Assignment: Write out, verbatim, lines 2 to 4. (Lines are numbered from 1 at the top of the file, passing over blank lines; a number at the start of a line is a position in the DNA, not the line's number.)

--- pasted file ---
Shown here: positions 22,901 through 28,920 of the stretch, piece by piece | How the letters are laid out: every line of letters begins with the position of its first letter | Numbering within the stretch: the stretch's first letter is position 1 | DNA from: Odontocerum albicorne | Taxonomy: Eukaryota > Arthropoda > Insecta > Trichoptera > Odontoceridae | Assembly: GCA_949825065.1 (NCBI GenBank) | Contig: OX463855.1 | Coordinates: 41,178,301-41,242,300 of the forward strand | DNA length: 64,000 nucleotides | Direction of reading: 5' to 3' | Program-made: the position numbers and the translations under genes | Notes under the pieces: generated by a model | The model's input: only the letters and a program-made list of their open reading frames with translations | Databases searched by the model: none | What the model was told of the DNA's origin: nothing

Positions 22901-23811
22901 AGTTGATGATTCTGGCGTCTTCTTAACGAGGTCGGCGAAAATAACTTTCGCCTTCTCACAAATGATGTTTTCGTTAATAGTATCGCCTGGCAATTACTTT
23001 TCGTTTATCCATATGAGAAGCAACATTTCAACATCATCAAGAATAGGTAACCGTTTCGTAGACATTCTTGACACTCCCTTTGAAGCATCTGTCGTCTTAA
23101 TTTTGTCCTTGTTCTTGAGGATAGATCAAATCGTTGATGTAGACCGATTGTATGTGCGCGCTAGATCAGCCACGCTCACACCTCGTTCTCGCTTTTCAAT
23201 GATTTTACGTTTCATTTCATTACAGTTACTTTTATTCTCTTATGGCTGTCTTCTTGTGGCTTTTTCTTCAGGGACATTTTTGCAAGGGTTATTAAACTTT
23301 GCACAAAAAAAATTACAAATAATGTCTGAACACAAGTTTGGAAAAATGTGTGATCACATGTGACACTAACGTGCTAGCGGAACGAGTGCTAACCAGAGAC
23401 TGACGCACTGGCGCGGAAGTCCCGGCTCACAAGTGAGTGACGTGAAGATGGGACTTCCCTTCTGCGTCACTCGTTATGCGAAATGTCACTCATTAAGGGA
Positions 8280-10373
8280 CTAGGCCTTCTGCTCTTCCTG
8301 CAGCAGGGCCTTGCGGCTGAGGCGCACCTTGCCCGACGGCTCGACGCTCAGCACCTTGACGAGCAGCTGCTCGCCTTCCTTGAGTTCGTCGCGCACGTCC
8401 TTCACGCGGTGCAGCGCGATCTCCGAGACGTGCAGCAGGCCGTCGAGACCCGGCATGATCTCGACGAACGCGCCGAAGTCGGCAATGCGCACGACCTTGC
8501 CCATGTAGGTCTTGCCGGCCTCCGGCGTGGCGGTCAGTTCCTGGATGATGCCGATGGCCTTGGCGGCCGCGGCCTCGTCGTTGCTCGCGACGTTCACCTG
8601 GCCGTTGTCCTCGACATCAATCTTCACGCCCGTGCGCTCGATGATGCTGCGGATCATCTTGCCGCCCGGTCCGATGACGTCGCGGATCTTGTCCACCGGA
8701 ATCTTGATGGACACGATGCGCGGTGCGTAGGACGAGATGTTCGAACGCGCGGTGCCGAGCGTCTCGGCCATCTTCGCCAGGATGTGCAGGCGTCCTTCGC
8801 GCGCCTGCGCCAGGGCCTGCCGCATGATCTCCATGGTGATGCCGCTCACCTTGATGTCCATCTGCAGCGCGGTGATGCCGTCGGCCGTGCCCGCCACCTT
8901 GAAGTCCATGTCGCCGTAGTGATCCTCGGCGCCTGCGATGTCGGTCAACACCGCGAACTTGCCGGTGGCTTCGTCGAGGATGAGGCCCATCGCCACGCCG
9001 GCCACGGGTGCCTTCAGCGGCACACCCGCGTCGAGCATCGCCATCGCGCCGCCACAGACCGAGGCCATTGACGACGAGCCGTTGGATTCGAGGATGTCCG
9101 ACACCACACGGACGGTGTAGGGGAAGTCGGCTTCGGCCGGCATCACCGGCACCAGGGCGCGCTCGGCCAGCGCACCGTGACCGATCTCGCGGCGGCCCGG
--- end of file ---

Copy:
Positions 22901-23811
22901 AGTTGATGATTCTGGCGTCTTCTTAACGAGGTCGGCGAAAATAACTTTCGCCTTCTCACAAATGATGTTTTCGTTAATAGTATCGCCTGGCAATTACTTT
23001 TCGTTTATCCATATGAGAAGCAACATTTCAACATCATCAAGAATAGGTAACCGTTTCGTAGACATTCTTGACACTCCCTTTGAAGCATCTGTCGTCTTAA